November Election Information
County Commissioner Dianne Edmondson
On Nov. 2, Texas voters will consider eight possible amendments to our State Constitution. To vote in this election, you must have been registered at least 30 days prior, and Early Voting will begin on Oct. 18. Both early voting and Election Day voting will be held here at the Robson Clubhouse. Here is a synopsis of the eight proposed amendments:
“The constitutional amendment authorizing the professional sports team charitable foundations of organizations sanctioned by the Professional Rodeo Cowboys Association or the Women’s Professional Rodeo Association to conduct charitable raffles at rodeo venues.”
Meaning: This amendment would authorize professional sports teams’ charitable organizations to conduct raffles at rodeo venues.
“The constitutional amendment authorizing a county to finance the development or redevelopment of transportation or infrastructure in unproductive, underdeveloped, or blighted areas in the county.”
Meaning: The amendment would authorize a county to issue bonds to fund infrastructure and transportation projects in undeveloped and blighted areas. It would also prohibit counties that issue bonds for such purposes from pledging more than 65% of the increase in ad valorem tax revenues to repay the bonds.
“The constitutional amendment to prohibit this state or a political subdivision of this state from prohibiting or limiting religious services of religious organizations.”
Meaning: Proposition 3 would amend Article 1 of the Texas constitution by adding a new section prohibiting the state or any political subdivision from enacting a law, rule, order, or proclamation that limits religious services or organizations. Arguments against this amendment cite COVID as one valid reason to suspend religious services, approving this proposition would prevent authorities from banning this type of events even during a worldwide pandemic.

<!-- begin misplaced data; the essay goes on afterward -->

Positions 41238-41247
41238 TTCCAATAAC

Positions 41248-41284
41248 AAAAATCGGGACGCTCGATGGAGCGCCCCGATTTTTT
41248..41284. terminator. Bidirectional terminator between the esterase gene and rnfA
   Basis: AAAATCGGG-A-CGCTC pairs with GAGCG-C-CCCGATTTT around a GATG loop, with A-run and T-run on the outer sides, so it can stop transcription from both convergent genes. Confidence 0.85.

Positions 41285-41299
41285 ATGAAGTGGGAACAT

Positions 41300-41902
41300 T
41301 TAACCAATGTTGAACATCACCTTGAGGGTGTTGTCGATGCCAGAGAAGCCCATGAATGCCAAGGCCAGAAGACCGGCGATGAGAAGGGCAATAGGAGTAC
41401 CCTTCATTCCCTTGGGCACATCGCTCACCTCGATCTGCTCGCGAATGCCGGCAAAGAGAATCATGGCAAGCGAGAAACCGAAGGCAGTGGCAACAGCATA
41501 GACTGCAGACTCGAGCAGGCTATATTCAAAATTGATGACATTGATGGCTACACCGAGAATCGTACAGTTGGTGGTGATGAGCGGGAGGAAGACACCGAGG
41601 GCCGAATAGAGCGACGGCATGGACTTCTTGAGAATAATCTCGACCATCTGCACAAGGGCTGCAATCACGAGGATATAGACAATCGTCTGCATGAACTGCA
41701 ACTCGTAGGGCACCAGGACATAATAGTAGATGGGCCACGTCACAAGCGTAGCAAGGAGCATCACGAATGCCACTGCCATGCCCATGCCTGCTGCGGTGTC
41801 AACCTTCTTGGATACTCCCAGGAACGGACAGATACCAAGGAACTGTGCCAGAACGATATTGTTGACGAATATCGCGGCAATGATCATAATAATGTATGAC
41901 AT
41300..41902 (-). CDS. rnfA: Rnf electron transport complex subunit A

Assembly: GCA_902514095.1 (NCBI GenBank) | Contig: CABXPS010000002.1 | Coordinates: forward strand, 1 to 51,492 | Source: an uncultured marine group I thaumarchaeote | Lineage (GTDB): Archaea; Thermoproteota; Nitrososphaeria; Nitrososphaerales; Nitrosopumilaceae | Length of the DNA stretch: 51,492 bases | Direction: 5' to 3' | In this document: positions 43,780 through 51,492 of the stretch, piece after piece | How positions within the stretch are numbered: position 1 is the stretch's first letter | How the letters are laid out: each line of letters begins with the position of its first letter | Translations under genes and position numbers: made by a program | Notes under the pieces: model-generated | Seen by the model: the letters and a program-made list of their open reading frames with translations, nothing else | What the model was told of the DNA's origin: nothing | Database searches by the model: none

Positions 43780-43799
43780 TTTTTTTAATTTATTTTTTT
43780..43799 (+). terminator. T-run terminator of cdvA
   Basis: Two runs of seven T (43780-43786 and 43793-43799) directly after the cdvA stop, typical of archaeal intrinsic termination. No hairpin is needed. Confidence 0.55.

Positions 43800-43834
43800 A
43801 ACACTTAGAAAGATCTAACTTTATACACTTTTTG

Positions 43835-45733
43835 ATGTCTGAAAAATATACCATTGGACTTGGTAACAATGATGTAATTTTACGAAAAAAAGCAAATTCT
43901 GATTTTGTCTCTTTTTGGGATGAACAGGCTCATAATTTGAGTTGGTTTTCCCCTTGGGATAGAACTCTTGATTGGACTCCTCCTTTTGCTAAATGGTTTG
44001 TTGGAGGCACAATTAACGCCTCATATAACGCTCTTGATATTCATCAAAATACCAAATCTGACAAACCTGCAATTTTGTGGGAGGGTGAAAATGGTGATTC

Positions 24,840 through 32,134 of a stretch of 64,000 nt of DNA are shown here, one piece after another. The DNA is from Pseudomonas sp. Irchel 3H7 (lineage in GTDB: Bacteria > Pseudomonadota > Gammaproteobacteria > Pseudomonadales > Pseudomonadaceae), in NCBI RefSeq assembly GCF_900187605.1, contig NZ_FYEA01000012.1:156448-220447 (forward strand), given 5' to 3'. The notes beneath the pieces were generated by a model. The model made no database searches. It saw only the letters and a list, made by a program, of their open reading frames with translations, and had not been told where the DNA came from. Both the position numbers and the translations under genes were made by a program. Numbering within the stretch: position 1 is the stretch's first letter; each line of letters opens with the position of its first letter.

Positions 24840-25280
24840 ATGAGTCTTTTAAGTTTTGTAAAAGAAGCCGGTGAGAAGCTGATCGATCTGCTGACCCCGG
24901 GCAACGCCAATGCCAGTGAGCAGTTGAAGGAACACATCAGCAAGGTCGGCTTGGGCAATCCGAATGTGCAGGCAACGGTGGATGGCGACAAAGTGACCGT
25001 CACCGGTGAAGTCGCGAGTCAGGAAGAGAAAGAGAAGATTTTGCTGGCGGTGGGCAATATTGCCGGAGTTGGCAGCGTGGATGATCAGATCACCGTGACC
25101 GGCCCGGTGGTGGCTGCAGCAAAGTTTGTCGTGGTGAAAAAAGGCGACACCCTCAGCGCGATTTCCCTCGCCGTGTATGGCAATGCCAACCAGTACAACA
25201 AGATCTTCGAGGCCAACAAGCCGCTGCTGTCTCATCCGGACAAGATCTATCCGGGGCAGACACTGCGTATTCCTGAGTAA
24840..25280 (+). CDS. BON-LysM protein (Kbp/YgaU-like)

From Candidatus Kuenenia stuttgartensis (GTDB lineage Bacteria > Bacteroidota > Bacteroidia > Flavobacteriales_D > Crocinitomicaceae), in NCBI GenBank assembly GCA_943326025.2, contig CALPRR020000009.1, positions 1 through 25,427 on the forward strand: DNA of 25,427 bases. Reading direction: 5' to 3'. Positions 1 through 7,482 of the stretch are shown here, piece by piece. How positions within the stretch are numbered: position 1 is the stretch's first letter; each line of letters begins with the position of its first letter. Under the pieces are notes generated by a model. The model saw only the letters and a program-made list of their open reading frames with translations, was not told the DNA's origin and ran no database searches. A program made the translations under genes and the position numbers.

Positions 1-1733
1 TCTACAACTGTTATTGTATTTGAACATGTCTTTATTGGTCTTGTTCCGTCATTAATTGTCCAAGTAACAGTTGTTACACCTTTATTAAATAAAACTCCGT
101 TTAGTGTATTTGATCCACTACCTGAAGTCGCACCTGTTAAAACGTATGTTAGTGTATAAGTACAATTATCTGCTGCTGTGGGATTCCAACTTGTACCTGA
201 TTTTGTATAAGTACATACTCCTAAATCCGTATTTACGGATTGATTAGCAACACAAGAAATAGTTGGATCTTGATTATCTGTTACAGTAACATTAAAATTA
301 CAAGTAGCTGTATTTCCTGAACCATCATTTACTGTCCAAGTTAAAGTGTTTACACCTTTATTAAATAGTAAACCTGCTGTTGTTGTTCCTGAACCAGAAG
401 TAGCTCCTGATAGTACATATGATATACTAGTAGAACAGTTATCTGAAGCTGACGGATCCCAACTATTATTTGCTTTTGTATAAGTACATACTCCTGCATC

“The constitutional amendment changing the eligibility requirements for a justice of the supreme court, a judge of the court of criminal appeals, a justice of a court of appeals, and a district judge.”
Meaning: The amendment would change the eligibility requirements for the following judicial offices: a justice of the supreme court, a judge of the court of criminal appeals, a justice of a court of appeals, and a district judge. In most cases, it will double the years of legal experience required to serve as a judge.
“The constitutional amendment providing additional powers to the State Commission on Judicial Conduct with respect to candidates for judicial office.”
Meaning: Proposition five authorizes the Texas State Commission on Judicial Conduct to accept and investigate complaints and reports against candidates running for state judicial office.
This would ensure that judicial elections are fair by granting the State Commission on Judicial Conduct the authority to enforce the same standards for judicial candidates that they do for sitting judges.
“The constitutional amendment establishing a right for residents of certain facilities to designate an essential caregiver for in-person visitation.”
Meaning: The amendment would allow residents of nursing facilities, assisted living facilities, or state-supported living centers to designate an essential caregiver that may not be prohibited from visiting the resident, even during a pandemic.
“The constitutional amendment to allow the surviving spouse of a person who is disabled to receive a limitation on the school district ad valorem taxes on the spouse’s residence homestead if the spouse is 55 years of age or older at the time of the person’s death.”
Meaning: Currently, disabled individuals may apply for a $10,000 homestead tax exemption and a limit on school district property taxes; proposition 7 would amend the Texas Constitution to allow the legislature to extend a homestead tax limit for surviving spouses of disabled individuals as long as the spouse is over 55 years old and resides at the home.
“The constitutional amendment authorizing the legislature to provide for an exemption from ad valorem taxation of all or part of the market value of the residence homestead of the surviving spouse of a member of the armed services of the United States who is killed or fatally injured in the line of duty.”
Meaning: Similar to proposition 7, this measure would amend the Texas Constitution to authorize a total residence homestead property tax exemption for a surviving spouse of a member of the armed services “who is killed or fatally injured in the line of duty.” Currently, the constitution grants the exemption only to the surviving spouse of a member of the armed services “who is killed in action.”
Two State Representatives will be discussing these Amendments at the Oct. 6 Robson Ranch Republican Club 6:30 p.m. meeting at the Clubhouse. @